# Quadrature Reflection Phase Shifters

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Click here to learn about hybrid couplers

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Click here to go to a companion page on reflection attenuators

Hybrid (3dB) quadrature couplers are used in most reflection-style phase shifters. Quad couplers can be realized as branchline couplers (distributed or with lumped elements), Lange couplers, or other coupled line couplers of many varieties. The bandwidth of the quadrature reflection phase shifter is mostly limited by the choice of coupler, you can achieve an octave with many coupled-line coupler structures. In terms of bandwidth, the best quadrature coupler (but hardest to make) is a broadside coupler in stripline, the worst is a branchline on microstrip (the easiest to make).

### Quadrature phase shifter with open/short terminations

Quadrature hybrids are often used to create reflection phase bits. The simplest bit to consider is shown in the ADS schematic below. The resistors R1 and R2 are used to create a two-state device from the upper and lower ideal couplers in the simulation (when ON=1, the upper coupler is selected, when ON=0, the lower one is selected). The even mode and odd mode impedances have been selected to provide perfect 3.01 dB coupling at the center frequency (10 GHz) for 50 ohm system. The upper coupler has open circuits on the power split ports, the lower coupler has short circuits. Note that in each state, it is important to present the same impedance to each power split port to get the power to transfer out the normally isolated port.

The phases of S21 and S43 are the phases of the two states in this simulation, and they are exactly parallel over frequency as shown below. Thus 180 phase shift is provided exactly at all frequencies in this (ideal) situation. The bandwidth of the ideal coupler restricts the approach to perhaps one octave.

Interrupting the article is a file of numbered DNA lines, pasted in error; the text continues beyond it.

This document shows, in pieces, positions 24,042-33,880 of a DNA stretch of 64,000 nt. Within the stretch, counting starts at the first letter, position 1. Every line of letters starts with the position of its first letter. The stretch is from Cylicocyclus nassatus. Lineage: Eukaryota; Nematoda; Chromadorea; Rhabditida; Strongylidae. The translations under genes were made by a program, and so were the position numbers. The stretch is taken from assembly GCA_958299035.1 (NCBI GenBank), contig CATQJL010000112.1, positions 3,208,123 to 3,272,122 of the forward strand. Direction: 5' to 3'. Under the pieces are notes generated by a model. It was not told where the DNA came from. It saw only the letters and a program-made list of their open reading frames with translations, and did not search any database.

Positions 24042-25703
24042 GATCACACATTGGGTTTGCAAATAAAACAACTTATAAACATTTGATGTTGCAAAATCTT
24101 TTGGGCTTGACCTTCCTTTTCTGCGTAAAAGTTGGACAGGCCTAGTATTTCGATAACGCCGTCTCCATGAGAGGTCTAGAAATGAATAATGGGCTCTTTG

### Reflection phase shifter with line stretcher terminations

Another simple way to create a reflection phase bit using a quadrature hybrid is to add terminations that merely stretch the paths made to short circuits on the split ports. This behaves very similar to a switched line phase shifter; it provides phase shift that varies with frequency by definition. This is not something you'd want to use in a phase array, if you want to have any bandwidth. You'll find an explanation here...

US Patent 5379007 uses this scheme. so does 4764740.

Here's the response. It has the same S-parameter magnitudes of the previous example, but the phase shift is now linear with frequency. This is going to give you a very narrow-band response in terms of phase errors, and should be avoided.

Many MEMS phase shifters have taken this topology in recent years. You can place multiple MEMS shunt switches across the termination lines, and provide multiple phase states with one bit. But consider the error of the response below from 8 to 12 GHz. You'd get 36 degrees of error at the upper and lower frequencies! Why do MEMS guys offer this kind of crap circuitry as a phase shifter? They seem to be narrowly focused on low loss as the one characteristic they can beat MMIC phase shifters at; they seem to have ignored the rest of the requirements...

Here's the response of these two elements at 10 GHz, plotted on a Smith chart. They are 180 degrees apart, the capacitor is at -90 degrees and the inductor is at +90 degrees. What if we used these as switchable terminations in a quadrature reflection phase shifter?

OK, let's try it.

Flat phase shift is provided. The mojo is back!

Using lumped elements are the the best way to create a reflection phase shifter from a quad coupler. If you don't use a capacitor in the circuit, you'll be like a MEMS guy, and no one will want your circuit. But if you work on a PIN diode phase shifter, least you won't have to go underground and remove "MEMS guy" from your business card to avoid being laid off or laughed at...

You can create any value phase shift with lumped elements, and the phase shift will stay relatively flat over frequency (but not as perfect as the 180 degree case). Below are two tables for element values to achieve phase shift at 10 GHz, you can scale them to any frequency you want. The values are approximate, we didn't spend the time to derive the closed-form expression, if anyone wants to help us out we'd be happy to give you credit and a pocketknife for the correct formula!

Phase shift (degrees) | Capacitor value (pF) |

-157.5 | 1.6 |

-135 | 0.78 |

-90 | 0.32 |

-45 | 0.13 |

-22.5 | 0.065 |

Phase shift (degrees) | Inductor value (nH) |

+157.5 | 5.4 |

+135 | 1.9 |

+90 | 0.8 |

+45 | 0.33 |

+22.5 | 0.16 |

It turns out there are two solutions for each bit value. For a 90 degree bit, you can either choose the -45 and +45 values, or the -135 and +135 values. For a 45 bit, you can choose the -22.5 and +22.5 values, or the -157.5 and 157.5 values, and you can do the math yourself for 22 and 11 degree bits. Be aware, you should keep the phase shifts of the inductor and capacitor equal for best results.

Now let's look at the two solutions for 45 degree bit:

22.5 degree solution |
157.5 degree solution |

More to come...

**Author : **Unknown Editor